LAWRENCE WITTNER – Although there are no guarantees that social movements and enhanced global governance will transform our divided, problem-ridden world, we shouldnâ€™t ignore these movements and institutions, either. Indeed, they should provide us with at least a measure of hope that, someday, human solidarity will prevail, thereby bringing to birth â€œa new world from the ashes of the old.â€
KATHY KELLY – The cries against war in Yemen fall like rain and whatever thunder accompanies the rain is distant, summer thunder. Yet, if we cooperate with war making elites, the most horrible storms will be unleashed. We must learn–and quickly–to make a torrent of our mingled cries and, as the prophet Amos demanded, â€˜let justice roll down like waters and righteousness like a mighty stream.â€
JARED KEYEL – If the US were to follow the rules of warfare written into US military law and treaties to which the US is a party, the US must immediately end its support for the Saudi Arabia-led war in Yemen.
KATHY KELLY – U.S. foreign policy is foolishly reduced to the good guys,â€ the U.S. and its allies, versus â€œthe bad guy,â€ â€“ Iran. The â€œgood guysâ€ shaping and selling U.S. foreign policy and weapon sales exemplify the heartless indifference of the smugglers who gamble human life in exceedingly dangerous crossings. The nefarious actions of the US-supported Saudi military in the Middle East must arouse citizen opposition in the one country where democracy is still strong enough to make a difference, the US.
LAWRENCE S. WITTNER – Within a matter of months, the U.S. government seems likely to become the only nation in the world still rejecting the 1989 UN Convention on the Rights of the Child. Sometimes called â€œthe most ratified human rights treaty in history,â€ the Convention has been ratified by 195 nations, leaving the United States and South Sudan as the only holdouts. South Sudan is expected to move forward with ratification later this year. But there is no indication that the United States will approve this childrenâ€™s defense treaty.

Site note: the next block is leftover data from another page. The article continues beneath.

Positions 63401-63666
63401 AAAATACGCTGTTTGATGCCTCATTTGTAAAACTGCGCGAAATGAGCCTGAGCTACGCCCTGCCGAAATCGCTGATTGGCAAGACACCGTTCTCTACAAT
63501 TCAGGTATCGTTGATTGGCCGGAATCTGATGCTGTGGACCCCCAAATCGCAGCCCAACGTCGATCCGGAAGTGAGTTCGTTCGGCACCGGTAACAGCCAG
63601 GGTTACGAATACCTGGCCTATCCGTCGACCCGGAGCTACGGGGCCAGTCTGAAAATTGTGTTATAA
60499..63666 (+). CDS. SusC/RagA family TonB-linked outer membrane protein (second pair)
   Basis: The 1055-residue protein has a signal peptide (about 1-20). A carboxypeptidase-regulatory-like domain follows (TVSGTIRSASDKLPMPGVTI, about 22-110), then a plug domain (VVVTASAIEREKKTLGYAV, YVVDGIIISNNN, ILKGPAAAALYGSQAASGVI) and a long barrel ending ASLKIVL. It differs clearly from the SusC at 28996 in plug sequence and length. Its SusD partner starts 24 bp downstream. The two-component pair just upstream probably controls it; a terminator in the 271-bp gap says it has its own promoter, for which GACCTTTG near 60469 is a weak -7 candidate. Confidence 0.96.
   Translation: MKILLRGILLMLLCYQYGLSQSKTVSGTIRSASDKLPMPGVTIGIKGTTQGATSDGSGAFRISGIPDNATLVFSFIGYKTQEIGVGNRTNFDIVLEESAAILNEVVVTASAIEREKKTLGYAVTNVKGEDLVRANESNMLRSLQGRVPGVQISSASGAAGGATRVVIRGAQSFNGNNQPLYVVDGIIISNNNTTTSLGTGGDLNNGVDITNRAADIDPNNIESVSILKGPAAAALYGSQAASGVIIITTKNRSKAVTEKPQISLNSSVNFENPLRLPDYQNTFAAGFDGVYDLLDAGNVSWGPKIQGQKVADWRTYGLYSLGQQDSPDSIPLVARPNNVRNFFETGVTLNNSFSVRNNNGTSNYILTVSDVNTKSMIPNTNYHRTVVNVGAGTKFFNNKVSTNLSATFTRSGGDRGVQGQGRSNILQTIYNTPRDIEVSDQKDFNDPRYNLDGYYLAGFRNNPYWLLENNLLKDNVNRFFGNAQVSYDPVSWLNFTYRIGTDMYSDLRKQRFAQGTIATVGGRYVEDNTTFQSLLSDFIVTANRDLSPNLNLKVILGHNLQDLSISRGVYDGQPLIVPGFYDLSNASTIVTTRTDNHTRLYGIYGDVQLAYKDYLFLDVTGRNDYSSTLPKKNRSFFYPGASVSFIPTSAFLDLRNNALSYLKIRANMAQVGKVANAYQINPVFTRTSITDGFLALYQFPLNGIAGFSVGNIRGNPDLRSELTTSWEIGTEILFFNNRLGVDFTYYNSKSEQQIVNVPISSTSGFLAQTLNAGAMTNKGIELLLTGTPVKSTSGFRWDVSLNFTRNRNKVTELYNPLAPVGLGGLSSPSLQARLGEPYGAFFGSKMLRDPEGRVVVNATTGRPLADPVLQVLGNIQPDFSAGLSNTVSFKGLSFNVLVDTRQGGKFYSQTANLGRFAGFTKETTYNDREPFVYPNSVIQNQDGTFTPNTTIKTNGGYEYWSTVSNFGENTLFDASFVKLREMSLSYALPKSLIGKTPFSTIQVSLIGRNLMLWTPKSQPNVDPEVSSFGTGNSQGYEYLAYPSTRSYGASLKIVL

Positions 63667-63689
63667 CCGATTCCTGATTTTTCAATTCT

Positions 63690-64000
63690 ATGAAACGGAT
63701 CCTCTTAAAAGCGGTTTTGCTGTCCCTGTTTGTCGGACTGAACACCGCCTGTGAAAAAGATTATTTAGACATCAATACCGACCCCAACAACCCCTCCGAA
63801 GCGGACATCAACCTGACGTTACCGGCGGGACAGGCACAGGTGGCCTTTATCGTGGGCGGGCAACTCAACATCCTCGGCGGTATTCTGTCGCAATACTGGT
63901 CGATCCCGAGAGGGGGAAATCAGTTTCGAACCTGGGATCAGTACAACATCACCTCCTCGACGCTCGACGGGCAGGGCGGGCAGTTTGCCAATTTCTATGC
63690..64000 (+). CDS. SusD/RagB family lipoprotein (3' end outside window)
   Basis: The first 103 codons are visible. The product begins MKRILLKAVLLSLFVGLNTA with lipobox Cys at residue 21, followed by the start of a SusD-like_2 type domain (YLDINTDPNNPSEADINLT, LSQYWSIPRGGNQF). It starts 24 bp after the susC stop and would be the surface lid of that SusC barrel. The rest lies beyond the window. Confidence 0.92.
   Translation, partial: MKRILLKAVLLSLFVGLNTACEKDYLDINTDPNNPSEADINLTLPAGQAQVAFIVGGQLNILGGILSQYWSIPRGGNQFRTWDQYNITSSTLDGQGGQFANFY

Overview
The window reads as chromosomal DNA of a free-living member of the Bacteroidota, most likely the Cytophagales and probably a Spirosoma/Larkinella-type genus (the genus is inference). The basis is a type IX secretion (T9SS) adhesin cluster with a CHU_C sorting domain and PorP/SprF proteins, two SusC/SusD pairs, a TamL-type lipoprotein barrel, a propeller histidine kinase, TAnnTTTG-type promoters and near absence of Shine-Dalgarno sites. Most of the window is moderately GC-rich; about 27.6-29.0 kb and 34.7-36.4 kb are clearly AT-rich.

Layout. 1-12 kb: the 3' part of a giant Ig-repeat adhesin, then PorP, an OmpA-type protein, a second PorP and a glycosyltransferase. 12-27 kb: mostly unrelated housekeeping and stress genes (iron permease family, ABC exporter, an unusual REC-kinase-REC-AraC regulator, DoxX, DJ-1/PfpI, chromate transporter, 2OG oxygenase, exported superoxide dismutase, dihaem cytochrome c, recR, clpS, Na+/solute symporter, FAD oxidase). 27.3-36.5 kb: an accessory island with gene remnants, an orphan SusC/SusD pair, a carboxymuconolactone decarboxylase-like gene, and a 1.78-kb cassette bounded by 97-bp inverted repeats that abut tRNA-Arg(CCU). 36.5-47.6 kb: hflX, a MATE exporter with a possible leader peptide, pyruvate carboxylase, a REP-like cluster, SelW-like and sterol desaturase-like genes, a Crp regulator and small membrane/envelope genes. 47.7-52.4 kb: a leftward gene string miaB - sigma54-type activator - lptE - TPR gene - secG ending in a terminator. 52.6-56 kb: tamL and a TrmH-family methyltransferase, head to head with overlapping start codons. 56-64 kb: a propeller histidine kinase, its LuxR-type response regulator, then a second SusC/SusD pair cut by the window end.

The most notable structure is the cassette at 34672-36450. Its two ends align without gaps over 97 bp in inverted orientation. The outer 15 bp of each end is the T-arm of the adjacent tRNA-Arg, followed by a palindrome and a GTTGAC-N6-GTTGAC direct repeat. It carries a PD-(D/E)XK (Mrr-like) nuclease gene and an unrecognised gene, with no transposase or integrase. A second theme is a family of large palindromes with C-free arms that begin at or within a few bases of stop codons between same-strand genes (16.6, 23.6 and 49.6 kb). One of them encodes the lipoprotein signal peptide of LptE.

DAVID SWANSON – A president is not legally allowed to invent criteria for killing people. Never mind that he doesn’t meet his own criteria. We should not be so indecent or so lawless as to engage in such a conversation. We should not want to see the blood-soaked memo.
NORMAN SOLOMON – International law is suddenly very popular in Washington. President Obama responded to Russian military intervention in the Crimea by accusing Russia of a â€œbreach of international law.â€ . . . Unfortunately, during the last five years, no world leader has done more to undermine international law than Barack Obama. He treats it with rhetorical adulation and behavioral contempt, helping to further normalize a might-makes-right approach to global affairs that is the antithesis of international law.
ED PILKINGTON – While Bradley Manning, the source of the massive WikiLeaks trove of secret disclosures, was cleared of the charge of ‘Aiding the Enemy,’ he faces a possible maximum sentence of 136 years in military jail after he was convicted of most other charges on which he stood trial.